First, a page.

If you and I focused on loving God with all our heart, soul, and mind, we wouldn’t have time for ministry. If we loved our neighbors as ourselves, our calendars would already be full.
Who do we spend the majority of our time with? Where is the bulk of our energy spent? If the answer is the Church or other Christians, then our priorities are off.
You don’t serve Christ by separating yourselves into Christian ministries and engaging the world from the perch of a 501(c)(3) non-profit organization, or from within the confines of an isolated church building or home group (geographically in the community, but practically absent & non-existent). You serve Christ by serving your neighbors – both the wealthy neighbors (aka big donors!) and the “least of these” (Matt 25:40).
What is your personal ministry? Is it based around a personal interest? Is your dedication to that particular interest distracting you from fulfilling God’s command to love Him, love your neighbors, preach the Gospel, and make disciples?
If you’re more concerned with how much money your ministry raises, how many people attend your meetings, how well your marketing efforts are going, or how fulfilled your ministry makes you… maybe it’s time to ditch your ministry.
If you’ve never met your next-door neighbor, invited them over for dinner, or planned a neighborhood block party… maybe it’s time to ditch your ministry.
If you don’t spend time every single day reading the Bible and praying to God, learning more about Him, and worshiping Him… maybe it’s time to ditch your ministry.
Quit using your ministry as an excuse to disengage from the world and from God. Be ready everyday to be interrupted by an opportunity to serve or get to know your neighbors, or to go to God in prayer. Life already has too many distractions. Don’t get caught up in the logistics of “ministry.”
On Saturday, I had a bad day. I found out that my wife and I had wasted a total of about $7,000 on a “beater” car we purchased a month ago, thinking it would last us through the next two years while we sacrificed financially to get out of debt. It was a perfect situation – a decent car needing only minimal repairs for a bargain price. Then we were broadsided with a costly oil pump break that caused damage to the engine. The cost of initial repairs would be over a thousand dollars, and that wasn’t counting the engine damage. It very well could be a total loss. We’ve decided to wash our hands of the thing before we dumped any more money into it.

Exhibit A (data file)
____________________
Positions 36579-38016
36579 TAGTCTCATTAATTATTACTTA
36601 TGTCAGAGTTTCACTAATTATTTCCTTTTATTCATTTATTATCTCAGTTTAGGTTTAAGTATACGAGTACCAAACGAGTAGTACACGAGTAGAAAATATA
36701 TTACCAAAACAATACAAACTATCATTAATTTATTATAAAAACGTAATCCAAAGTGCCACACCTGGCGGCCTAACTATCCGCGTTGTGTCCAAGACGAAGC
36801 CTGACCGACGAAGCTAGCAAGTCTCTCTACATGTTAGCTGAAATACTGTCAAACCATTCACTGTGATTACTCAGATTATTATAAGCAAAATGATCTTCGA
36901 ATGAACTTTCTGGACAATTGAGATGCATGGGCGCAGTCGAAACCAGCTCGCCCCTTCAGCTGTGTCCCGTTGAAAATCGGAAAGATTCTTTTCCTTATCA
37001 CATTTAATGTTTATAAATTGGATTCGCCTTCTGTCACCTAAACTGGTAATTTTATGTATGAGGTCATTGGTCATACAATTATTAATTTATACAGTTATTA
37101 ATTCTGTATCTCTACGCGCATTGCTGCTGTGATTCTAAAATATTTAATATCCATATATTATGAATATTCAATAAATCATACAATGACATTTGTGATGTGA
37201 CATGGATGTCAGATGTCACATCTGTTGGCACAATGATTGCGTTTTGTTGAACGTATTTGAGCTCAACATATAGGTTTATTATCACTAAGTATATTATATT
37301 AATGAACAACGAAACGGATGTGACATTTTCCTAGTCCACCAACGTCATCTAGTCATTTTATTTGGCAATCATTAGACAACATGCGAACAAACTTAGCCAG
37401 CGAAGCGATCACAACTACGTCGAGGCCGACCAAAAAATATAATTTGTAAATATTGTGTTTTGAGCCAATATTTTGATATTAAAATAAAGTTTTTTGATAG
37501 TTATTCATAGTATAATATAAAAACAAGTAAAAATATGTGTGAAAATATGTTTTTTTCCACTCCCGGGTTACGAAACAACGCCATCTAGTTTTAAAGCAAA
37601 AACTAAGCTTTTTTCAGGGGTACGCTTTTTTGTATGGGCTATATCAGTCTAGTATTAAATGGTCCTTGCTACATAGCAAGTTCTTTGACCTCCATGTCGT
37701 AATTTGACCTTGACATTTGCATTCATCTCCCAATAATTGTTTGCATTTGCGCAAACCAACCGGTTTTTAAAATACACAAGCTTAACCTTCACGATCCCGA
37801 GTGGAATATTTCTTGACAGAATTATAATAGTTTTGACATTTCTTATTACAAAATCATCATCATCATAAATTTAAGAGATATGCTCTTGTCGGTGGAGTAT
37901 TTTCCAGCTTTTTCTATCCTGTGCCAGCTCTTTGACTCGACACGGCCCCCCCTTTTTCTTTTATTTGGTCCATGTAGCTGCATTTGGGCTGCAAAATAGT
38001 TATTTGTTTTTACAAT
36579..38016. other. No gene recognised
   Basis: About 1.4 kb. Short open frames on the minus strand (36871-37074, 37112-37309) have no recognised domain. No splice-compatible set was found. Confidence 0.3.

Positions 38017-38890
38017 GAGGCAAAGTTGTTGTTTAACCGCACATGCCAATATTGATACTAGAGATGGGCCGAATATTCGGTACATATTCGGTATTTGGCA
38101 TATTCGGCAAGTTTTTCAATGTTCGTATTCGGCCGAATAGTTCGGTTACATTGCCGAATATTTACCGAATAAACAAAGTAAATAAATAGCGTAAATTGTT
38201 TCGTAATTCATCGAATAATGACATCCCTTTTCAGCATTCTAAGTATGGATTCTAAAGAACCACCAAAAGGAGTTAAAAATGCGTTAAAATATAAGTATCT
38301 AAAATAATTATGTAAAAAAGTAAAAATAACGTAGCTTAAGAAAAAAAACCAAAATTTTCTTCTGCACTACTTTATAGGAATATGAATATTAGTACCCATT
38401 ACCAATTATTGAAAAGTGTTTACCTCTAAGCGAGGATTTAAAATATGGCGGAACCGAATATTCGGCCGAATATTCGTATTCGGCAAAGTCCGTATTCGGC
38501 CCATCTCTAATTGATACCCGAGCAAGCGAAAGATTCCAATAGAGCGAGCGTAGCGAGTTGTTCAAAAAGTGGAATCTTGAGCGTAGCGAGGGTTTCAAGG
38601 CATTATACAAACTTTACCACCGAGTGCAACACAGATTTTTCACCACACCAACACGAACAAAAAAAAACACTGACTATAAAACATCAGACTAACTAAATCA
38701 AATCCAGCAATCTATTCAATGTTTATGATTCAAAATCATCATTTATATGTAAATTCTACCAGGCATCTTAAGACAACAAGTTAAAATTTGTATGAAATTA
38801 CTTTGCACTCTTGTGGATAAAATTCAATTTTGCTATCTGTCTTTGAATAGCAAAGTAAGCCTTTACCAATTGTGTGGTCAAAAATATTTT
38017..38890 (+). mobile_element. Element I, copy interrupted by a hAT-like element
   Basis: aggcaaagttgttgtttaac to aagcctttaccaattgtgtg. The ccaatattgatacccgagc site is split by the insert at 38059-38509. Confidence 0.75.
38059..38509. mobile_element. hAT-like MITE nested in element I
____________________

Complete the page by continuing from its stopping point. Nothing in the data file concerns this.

It would be very easy for me to fall into a small depression over this large chunk of lost money. But I’ve been constantly reminding myself that it wasn’t our money to begin with. It was God’s money. We are simply stewards of the resources He’s given us. We tried really hard to be good stewards of His money. We kept our pride in check and purchased an old, inexpensive car for my wife. We shopped around and did research online. We enlisted several people in our car search and sought godly advice. We followed the “Dave Ramsey plan” in that we bought a “beater” so we could get out of debt faster. We did everything right.
But our best-laid plans are laughable to God. Our wisdom is foolishness to Him. Our perspective is so miniscule and limited, that we can hardly expect to understand why we go through struggles. However, we trust God that He’ll work everything out for our good.
As I waivered on the fulcrum of depression, I began to contemplate the fact that, as a Christian, this is as bad as it gets. My car could break down every week, I could lose my job tomorrow, I could even be beaten and killed next month – but the struggles I face during my few years here on Earth will be as bad as it gets for me.
When I die, it gets infinitely better. Upon my death, I will enter into the presence of God. There will never be pain, sorrow, broken down cars, or financial worry for me ever again. For Christians, our “hell” is our time on Earth. This is as bad as it gets. I could lose everything, and it would be nothing compared to the eternal judgment awaiting those who have rejected Christ.
I thank God that I will never experience true Hell, because Jesus has experienced it for me. He took my place, so that I could live forever with Him.